Streaming still growing strongly for Universal Music


Vivendi’s latest quarterly financial results provide more data on the growth of streaming income for Universal Music Group, continuing the group’s key trend of 2016.

Overall, UMG’s revenues for the first nine months of 2016 rose 3.8% year-on-year to €3.62bn ($3.96bn), including rises of 2.9% for recorded music, 4.1% for publishing and 8.9% for merchandising and ‘other’ income – including brand deals, which has been a big growth area for Universal.

Well-known trends within the recorded-music business continued: subscription and streaming revenue grew by 64% in the first three quarters of this year, while download revenues fell by 29%

Over that first nine months of 2016, subscription and streaming accounted for 65% of Universal’s digital revenues. UMG has generated more than €1bn of streaming and subscription revenues in that period, compared to €547m of non-streaming digital income and €751m of physical sales.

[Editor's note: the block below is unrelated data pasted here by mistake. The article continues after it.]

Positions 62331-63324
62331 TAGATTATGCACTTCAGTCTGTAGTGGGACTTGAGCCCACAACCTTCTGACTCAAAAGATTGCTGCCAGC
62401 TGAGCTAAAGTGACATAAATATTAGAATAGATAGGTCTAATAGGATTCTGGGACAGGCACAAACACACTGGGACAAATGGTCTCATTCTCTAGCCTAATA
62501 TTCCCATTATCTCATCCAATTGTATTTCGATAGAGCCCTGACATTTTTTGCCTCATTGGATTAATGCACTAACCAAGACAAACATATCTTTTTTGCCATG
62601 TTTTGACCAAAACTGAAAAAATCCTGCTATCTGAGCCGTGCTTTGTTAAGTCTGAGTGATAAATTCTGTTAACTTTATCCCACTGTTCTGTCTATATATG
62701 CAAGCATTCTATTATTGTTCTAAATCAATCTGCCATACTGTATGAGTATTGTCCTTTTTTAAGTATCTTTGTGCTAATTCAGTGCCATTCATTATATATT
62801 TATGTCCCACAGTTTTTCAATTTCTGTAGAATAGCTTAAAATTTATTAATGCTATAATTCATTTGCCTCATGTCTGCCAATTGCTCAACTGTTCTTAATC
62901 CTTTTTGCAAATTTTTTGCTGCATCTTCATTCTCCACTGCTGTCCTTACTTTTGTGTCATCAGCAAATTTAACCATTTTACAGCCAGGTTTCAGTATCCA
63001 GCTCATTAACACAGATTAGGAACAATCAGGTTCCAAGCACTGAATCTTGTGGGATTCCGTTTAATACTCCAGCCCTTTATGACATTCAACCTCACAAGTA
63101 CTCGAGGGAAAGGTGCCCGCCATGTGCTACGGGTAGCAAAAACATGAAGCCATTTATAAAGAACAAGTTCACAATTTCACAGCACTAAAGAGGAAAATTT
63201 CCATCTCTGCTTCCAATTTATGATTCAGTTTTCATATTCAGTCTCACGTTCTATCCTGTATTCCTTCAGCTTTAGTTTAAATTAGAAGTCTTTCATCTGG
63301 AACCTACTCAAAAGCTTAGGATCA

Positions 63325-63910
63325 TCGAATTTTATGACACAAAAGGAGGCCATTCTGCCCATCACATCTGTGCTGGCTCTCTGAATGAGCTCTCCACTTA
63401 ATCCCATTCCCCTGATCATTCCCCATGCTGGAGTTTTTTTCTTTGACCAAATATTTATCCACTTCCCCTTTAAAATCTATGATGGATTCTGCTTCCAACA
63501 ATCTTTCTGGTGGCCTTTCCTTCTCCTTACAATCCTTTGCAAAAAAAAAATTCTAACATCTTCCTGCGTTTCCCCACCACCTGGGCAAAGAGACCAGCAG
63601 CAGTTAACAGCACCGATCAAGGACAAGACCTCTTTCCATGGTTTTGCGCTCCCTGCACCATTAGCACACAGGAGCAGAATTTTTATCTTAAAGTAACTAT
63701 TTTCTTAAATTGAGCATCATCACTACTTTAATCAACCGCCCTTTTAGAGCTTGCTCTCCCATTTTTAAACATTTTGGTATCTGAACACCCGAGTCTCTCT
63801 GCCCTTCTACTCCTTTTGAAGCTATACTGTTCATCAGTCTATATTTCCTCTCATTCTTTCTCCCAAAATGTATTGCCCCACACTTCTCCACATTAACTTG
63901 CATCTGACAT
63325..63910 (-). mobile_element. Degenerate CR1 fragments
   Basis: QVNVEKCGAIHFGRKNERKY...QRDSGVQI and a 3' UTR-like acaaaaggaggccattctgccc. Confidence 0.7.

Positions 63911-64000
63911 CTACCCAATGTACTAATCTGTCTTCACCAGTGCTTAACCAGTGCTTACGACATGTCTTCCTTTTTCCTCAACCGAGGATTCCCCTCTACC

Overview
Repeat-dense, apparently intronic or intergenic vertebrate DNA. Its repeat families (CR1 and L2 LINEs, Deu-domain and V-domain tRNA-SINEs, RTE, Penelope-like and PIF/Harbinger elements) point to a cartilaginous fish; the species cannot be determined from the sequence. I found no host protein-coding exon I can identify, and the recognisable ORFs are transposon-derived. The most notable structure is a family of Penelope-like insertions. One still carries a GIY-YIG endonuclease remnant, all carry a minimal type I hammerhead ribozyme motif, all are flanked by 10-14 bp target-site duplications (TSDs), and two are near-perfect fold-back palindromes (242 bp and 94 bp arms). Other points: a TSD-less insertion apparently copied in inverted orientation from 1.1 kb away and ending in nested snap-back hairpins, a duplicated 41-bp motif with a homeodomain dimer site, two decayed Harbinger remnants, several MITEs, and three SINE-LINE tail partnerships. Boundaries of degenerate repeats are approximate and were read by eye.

Global splits for overall recorded-music revenues aren’t shifting much: 35% from Europe, 44% from North America, 13% from Asia and 8% from the rest of the world in the first three quarters – up a percentage point in the latter two categories and down two in Europe.

Vivendi noted that UMG has now licensed more than 400 digital services around the world, but the group’s desire to double down on growth outside North America, Europe and Asia is well known. New opportunities in China, Russia, Brazil and Africa were mentioned in Vivendi’s financials release, specifying that “UMG is working closely with Vivendi” in those territories.

One of those opportunities is WatchMusic, a music videos service that Vivendi launched in Brazil on 6 October. The service is a partnership with Brazilian telco Vivo, offering a mixture of music videos, documentaries and original content, and live-streams of gigs and festivals, with audio-only and offline-viewing options.

Vivendi is planning to launch WatchMusic elsewhere in Latin America and beyond in the coming months.

Written by: Stuart Dredge